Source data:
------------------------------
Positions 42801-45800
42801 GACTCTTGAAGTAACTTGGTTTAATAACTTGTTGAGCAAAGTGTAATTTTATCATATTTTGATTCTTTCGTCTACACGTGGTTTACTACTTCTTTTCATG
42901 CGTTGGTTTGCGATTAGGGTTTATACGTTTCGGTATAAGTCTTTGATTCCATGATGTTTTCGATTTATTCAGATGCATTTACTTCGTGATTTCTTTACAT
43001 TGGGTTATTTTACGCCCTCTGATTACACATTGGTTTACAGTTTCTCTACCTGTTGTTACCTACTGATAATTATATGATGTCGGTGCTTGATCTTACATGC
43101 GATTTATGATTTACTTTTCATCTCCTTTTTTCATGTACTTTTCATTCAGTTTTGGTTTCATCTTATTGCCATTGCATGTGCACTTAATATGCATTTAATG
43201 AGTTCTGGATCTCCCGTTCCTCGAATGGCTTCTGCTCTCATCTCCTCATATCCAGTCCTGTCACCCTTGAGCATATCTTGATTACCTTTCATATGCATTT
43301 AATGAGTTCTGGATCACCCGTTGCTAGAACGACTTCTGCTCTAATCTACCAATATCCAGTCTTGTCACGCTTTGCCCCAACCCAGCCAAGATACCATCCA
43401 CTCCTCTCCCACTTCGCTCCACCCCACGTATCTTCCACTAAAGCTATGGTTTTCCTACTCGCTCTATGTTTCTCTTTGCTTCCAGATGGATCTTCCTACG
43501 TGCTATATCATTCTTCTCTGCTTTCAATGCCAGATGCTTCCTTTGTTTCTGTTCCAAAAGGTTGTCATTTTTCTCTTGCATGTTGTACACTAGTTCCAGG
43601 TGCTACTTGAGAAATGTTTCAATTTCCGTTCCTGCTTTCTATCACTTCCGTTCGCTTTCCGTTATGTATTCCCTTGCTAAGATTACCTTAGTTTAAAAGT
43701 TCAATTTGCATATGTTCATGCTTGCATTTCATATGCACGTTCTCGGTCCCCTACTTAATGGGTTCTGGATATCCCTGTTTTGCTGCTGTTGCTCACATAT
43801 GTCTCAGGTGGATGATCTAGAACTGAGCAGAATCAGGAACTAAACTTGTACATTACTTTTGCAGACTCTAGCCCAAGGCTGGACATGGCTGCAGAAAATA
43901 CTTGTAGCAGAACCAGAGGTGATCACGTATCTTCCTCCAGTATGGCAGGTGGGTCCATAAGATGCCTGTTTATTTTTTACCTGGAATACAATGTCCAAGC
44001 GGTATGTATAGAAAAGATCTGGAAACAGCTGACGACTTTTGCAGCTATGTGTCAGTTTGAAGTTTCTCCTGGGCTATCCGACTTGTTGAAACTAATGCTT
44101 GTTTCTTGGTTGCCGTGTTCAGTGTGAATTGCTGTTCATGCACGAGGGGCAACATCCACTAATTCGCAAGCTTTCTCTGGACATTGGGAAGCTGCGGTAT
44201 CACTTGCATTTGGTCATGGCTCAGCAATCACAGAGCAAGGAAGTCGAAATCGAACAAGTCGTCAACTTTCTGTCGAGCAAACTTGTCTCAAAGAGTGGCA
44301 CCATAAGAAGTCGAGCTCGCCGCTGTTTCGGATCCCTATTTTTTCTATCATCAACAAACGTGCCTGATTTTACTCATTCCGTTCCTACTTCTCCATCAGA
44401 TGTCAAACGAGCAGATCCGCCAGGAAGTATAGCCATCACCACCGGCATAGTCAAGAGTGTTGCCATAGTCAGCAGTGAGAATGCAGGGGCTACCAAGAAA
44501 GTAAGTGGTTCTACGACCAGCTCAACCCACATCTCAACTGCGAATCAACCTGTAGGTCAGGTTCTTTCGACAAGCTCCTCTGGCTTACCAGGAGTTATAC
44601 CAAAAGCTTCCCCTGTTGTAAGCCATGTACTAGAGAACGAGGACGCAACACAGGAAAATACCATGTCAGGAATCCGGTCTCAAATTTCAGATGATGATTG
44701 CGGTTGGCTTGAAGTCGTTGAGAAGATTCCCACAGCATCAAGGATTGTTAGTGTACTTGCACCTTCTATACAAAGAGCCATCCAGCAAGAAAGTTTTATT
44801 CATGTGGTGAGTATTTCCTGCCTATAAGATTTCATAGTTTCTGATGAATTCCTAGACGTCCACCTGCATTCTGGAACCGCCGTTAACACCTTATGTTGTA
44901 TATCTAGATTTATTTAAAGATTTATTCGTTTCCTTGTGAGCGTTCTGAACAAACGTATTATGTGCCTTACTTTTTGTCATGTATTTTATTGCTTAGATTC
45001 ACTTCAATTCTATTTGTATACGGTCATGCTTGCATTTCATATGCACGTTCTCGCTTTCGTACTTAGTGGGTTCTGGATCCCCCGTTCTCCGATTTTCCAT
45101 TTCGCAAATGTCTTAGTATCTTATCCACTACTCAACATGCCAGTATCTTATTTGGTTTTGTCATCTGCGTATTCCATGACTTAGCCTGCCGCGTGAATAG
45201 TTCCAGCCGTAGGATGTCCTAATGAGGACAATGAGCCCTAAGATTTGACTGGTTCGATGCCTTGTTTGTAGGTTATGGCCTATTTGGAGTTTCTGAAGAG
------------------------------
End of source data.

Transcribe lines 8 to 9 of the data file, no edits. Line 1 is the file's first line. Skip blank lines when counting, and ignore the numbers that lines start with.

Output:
43401 CTCCTCTCCCACTTCGCTCCACCCCACGTATCTTCCACTAAAGCTATGGTTTTCCTACTCGCTCTATGTTTCTCTTTGCTTCCAGATGGATCTTCCTACG
43501 TGCTATATCATTCTTCTCTGCTTTCAATGCCAGATGCTTCCTTTGTTTCTGTTCCAAAAGGTTGTCATTTTTCTCTTGCATGTTGTACACTAGTTCCAGG